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Pancreatic cancer remains one of the most difficult to treat. In fact, the diagnosis of pancreatic duct adenocarcinoma is delayed by the absence of symptoms and specific diagnostic biomarkers. Developed by Cedars-Sinai researchers, an artificial intelligence tool was trained on CT images taken months or even years before the diagnosis of pancreatic cancer. It was thus able to predict with 86% accuracy which people would develop cancer based on the appearance of the images.
Pancreatic duct adenocarcinoma is a malignant tumor that accounts for more than 90% of pancreatic cancer cases. Currently the fourth leading cause of cancer death, less than 10% of patients live more than five years after being diagnosed or after starting treatment. However, it is possible to increase the survival rate up to 50% when the diagnosis is early and when the complete removal of the tumor is possible, according to recent studies.
The main problem is that there is no easy way to detect pancreatic duct adenocarcinoma at an early stage, as the disease is asymptomatic to begin with. Therefore, 80% of patients are already at an advanced stage of cancer when it is diagnosed.
Early diagnosis of pancreatic duct adenocarcinoma is very rare
Although people with this type of cancer may experience abdominal pain or unexplained weight loss, these symptoms do not alert them to the onset of cancer, as they are common in other diseases. ” There are no single symptoms for an early diagnosis of pancreatic duct adenocarcinoma “, Explain in a press release Stephen J. Pandol, director of basic and translational pancreatic research at Cedars-Sinai Medical Center (Los Angeles) and co-author of the study.
” Most patients with digestive disorders undergo abdominal CT imaging where they are deemed ‘negative’ by a radiologist’s assessment – although some of these patients eventually develop pancreatic cancer write the American researchers. Indeed, it is very difficult to identify “with the naked eye” anomalies of the pancreas on these images. ” Artificial intelligence is the first choice to carry out the modeling of the prediction of several cancers “, add the authors.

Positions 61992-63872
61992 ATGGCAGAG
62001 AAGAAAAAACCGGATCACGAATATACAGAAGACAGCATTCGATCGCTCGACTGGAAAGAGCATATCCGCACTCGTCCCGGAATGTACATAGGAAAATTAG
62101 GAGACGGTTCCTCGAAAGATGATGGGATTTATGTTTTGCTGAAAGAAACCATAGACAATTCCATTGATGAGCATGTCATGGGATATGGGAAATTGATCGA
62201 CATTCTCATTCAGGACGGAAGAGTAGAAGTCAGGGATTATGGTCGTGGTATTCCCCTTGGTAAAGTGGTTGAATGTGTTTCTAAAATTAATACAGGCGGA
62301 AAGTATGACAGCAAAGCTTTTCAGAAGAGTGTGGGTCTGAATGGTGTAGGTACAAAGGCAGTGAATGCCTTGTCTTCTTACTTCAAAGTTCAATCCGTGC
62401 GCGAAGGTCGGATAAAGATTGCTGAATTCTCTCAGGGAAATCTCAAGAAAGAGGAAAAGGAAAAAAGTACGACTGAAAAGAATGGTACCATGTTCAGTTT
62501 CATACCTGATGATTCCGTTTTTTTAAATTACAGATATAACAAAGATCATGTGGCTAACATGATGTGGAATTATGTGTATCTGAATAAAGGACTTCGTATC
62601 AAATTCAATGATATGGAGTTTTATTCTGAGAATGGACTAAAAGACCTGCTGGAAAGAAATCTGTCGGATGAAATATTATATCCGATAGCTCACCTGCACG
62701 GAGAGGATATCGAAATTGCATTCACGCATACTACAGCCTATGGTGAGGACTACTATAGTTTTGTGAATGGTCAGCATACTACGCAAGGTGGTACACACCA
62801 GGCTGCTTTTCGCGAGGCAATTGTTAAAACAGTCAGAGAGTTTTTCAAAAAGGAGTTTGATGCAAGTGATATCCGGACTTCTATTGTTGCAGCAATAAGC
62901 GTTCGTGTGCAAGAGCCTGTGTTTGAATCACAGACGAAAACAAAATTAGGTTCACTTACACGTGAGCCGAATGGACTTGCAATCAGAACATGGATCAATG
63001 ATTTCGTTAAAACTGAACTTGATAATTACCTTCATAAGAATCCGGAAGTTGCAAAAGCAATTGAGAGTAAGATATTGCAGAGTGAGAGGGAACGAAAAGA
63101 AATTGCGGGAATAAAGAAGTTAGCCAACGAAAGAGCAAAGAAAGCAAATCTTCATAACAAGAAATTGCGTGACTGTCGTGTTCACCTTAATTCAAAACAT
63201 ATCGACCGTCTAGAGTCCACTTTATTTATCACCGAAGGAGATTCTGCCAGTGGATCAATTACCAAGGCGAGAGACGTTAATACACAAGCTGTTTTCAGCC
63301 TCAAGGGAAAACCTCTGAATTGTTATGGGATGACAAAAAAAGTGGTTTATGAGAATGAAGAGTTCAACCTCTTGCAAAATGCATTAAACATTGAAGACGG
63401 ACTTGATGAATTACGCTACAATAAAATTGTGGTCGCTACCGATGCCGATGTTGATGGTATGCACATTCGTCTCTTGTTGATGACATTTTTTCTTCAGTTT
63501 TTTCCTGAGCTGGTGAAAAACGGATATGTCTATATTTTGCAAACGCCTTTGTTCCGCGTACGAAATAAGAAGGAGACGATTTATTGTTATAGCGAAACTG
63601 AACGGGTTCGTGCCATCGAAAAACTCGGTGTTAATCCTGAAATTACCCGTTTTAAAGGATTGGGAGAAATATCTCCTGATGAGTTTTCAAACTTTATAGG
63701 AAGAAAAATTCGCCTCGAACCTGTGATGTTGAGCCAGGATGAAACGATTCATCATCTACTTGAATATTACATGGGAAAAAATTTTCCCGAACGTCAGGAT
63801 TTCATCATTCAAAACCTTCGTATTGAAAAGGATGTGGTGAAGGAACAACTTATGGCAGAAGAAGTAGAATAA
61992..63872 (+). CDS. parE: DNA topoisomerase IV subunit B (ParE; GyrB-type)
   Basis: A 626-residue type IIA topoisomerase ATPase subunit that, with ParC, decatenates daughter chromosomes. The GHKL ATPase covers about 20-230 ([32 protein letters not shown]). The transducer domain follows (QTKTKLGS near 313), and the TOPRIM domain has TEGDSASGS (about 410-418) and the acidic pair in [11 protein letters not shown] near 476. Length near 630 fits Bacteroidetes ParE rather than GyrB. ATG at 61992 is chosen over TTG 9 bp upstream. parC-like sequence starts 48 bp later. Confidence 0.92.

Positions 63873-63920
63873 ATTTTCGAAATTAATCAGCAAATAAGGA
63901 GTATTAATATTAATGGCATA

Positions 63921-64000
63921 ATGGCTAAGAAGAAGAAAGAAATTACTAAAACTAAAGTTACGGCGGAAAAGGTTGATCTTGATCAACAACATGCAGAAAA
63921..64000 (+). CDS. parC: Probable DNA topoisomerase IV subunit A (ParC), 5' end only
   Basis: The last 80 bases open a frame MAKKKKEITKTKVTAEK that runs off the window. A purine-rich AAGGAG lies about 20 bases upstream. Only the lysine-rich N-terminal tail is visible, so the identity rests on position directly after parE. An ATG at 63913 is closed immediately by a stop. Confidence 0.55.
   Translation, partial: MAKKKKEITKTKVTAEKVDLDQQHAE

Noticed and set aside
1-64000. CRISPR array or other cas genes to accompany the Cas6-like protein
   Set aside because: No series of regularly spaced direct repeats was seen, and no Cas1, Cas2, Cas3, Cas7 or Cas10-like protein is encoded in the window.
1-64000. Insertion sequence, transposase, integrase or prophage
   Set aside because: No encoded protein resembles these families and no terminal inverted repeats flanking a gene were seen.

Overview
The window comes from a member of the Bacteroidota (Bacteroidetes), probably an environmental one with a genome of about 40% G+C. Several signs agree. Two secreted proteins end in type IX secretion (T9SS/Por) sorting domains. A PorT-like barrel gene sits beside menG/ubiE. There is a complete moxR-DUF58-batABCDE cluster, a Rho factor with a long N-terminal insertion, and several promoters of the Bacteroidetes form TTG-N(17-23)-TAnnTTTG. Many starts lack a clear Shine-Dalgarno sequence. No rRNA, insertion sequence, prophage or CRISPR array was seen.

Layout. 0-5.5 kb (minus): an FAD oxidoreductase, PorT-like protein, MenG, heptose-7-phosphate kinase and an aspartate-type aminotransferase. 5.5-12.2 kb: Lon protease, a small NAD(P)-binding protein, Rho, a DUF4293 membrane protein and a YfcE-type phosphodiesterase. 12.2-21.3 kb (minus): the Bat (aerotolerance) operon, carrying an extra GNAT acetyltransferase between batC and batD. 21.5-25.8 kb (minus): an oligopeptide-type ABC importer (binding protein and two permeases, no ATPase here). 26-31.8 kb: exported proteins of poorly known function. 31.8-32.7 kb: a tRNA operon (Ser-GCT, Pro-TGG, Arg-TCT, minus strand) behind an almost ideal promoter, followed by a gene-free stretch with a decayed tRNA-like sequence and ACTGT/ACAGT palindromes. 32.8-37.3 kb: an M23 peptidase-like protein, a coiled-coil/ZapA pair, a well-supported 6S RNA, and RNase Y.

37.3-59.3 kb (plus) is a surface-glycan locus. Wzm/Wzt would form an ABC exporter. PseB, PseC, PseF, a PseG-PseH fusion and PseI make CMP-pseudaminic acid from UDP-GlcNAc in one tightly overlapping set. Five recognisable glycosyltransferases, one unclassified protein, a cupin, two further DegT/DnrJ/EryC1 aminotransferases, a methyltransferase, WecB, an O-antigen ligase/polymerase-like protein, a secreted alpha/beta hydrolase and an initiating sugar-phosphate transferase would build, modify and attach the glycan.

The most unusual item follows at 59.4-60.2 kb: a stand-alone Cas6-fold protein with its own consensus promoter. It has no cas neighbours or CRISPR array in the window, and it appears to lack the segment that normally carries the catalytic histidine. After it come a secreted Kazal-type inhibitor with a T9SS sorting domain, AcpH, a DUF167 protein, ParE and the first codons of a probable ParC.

AI training can detect early signs of cancer
By reviewing patients’ electronic medical records, the team selected 36 people who met the criteria they were looking for: having been diagnosed with adenocarcinoma of the pancreatic duct within the last 15 years, and having had a CT scan (or computed tomography) with the result ” negative” from six months to three years before diagnosis (prediagnosis). CT images of 36 people who did not develop cancer were also used as a control.
The artificial intelligence (AI) tool developed by the researchers was trained in detecting variations on the surface of the pancreas in pre-diagnostic CT images, compared to control images. The researchers used the naive Bayes classifier algorithm to automatically rank the CT scan images according to the probability of cancer occurrence, knowing that they were particularly targeting the high risk. In the end, the tool achieved an average classification accuracy of 86% across the data set.
” This AI tool was able to capture and quantify very subtle early signs of pancreatic duct adenocarcinoma on CT scans, years before disease onset “, welcomes Debiao Li, professor of biomedical sciences and imaging at Cedars-Sinai and lead author of the study.
On the other hand, the researchers regret the small amount of data, due to the fact that pre-diagnosis scans are rarely available. They hope that AI will reduce the time to diagnosis and thus promote the complete removal of the tumor by surgery. With these encouraging results, they are now working to replicate the model on a larger amount of data, in order to validate it.
Source : Cancer Biomarkers
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Pancreatic cancer: artificial intelligence can detect the first signs of the disease
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